(I'd like to point out that these freaks are "exorcising" Witchcraft using..erm...Witchcraft techniques: standing in a Circle, chanting, raising energy, oy...)

These people met at Harvard over the first weekend in April. No, it wasn't an April Fool's joke, but it sounded like one. I'd like to laugh and say to not be scared, but really? It only takes one or a few nuts to get really hooked into this mentality and people could be subject to true, physical danger. The fact that these people got their conference at Harvard says they either a.) have influence b.) have lots of money or c.) have both. All three options SHOULD be scary. One thing I learned from writing a paper on Inquisitional Heresy is that what the Church (or its radical affiliates...I by no means hold the average Christian accountable for these individuals) deems heretical is but a reflection of a present, societal fear. It's like the NY adage: if you see one cockroach, there are 12 more hiding in the walls. I encourage us not to give into fear, but to start becoming aware and continue to work on educating the general public to the best of our abilities. I don't want to open the Times one morning and see that something happened in the US that happened in Kenya as well as other places in Africa:

"Witch" Burnings in Kenya (Please note, this is a very graphic video.)

Let's all also keep in mind that the vast majority of Christians are not out to burn and flay people. The people involved in this kind of horseshit are radical and unbalanced people, caught up in a fear-based campaign that happens to aligning itself under the label of the Christian religion. Yet, this kind of freaked-out mindset is a dangerous, dangerous thing.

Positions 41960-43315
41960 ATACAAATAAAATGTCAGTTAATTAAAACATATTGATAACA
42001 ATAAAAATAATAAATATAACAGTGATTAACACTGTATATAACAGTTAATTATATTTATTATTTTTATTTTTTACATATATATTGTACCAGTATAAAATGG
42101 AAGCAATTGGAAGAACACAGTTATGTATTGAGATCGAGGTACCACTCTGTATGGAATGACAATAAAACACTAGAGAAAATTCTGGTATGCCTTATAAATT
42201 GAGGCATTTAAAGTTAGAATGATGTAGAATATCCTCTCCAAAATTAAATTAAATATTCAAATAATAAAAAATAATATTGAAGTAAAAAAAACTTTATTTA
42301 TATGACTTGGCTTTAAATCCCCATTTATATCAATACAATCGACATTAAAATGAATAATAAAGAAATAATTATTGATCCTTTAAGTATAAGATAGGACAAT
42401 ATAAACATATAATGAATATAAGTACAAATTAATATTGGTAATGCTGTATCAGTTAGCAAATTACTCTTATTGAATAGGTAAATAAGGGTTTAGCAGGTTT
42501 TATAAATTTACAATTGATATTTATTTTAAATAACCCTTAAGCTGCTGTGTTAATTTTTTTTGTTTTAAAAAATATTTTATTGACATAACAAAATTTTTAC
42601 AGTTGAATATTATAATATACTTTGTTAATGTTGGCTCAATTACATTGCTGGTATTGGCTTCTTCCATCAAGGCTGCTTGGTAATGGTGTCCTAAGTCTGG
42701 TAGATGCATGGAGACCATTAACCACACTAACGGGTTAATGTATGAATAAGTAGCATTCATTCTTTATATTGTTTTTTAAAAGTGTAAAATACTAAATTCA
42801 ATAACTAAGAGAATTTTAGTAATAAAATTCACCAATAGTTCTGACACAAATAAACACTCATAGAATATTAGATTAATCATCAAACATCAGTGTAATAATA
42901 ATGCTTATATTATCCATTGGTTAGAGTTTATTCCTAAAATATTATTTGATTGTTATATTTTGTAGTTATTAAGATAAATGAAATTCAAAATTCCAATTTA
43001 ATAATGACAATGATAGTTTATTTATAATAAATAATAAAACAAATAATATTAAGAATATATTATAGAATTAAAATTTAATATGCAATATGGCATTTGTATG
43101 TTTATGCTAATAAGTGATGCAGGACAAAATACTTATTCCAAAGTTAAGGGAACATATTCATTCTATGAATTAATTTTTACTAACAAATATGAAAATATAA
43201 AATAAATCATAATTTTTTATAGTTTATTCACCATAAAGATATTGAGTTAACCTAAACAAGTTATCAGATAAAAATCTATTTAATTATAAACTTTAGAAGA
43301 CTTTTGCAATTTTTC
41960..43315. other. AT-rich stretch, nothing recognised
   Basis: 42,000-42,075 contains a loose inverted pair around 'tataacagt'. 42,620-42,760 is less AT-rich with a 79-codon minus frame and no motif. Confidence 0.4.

Trickle down effect! Here's one way the radical nuts are coming after our young ones. Here's another.

So what do we do???

Here are a few ideas you are free to ignore, but I encourage you to consider:

Don't point fingers, as in blaming the decent Christian guy next door who has always been nice to you for the crap pulled by these fuckers. Blame the action. Blame the mentality. Blame the individuals involved. Don't blame the religion and its affiliates.

Do be an out Pagan, if you are in a part of the country where it is safe to be one. Be a good neighbor, a good co-worker. Buy the Girlscout cookies and wear the Pentacle while you do it. Make a good impression on the person next to you, and maybe they'll take in of their own accord to educate their ignorant relatives at Thanksgiving about the Nice Pagan Lady at the office or on the block.

Don't be weird and secretive. Hiding your practices and acting shady when people ask you questions makes you think you have reason to hide what you do. Of course, keep personal matters of your group private, but be open to answering questions about your practices. Maybe they'll still think you're weird. But at least they won't think you drink blood of virgin kittens or some shit like that.

Do invite people of other faiths to your open gatherings. Help make them feel at home. Explain what's going on and do your best to show them a good time. There's a good chance they'll go back to their own communities or congregations and say, "Hey! Pagans are nice and throw a good party!"

Don't use social networking sites or blogs to announce your plans to curse the idiot who pissed you off in gym class. You sound like an idiot and you don't scare anyone. What you have succeeded in doing is in making the rest of us look bad.

Do use social networking and blogs to talk about your spiritual beliefs and your community building endeavors. Particularly if you are in an area where it isn't safe to be an open Pagan, this is a great way to help educate others in a safe format.

Don't alienate yourself either within your own Pagan community, or even just within your own self. Find friends and build bridges with other communities who share the same goals that you have.

Do be aware of religious persecution, but don't be paranoid. It ruins your own life. As my mom likes to say, "Don't give out free rent in your head."

And....happy Full Moon! Enjoy this beautiful weekend!!!

Sunday, April 10, 2011


Jorge and I are going to be on Beyond the Worlds! Listen to us!!! Should have blogged this sooner. Tweeted and FB'd it, but didn't blog it! Oy!


Thursday, April 7, 2011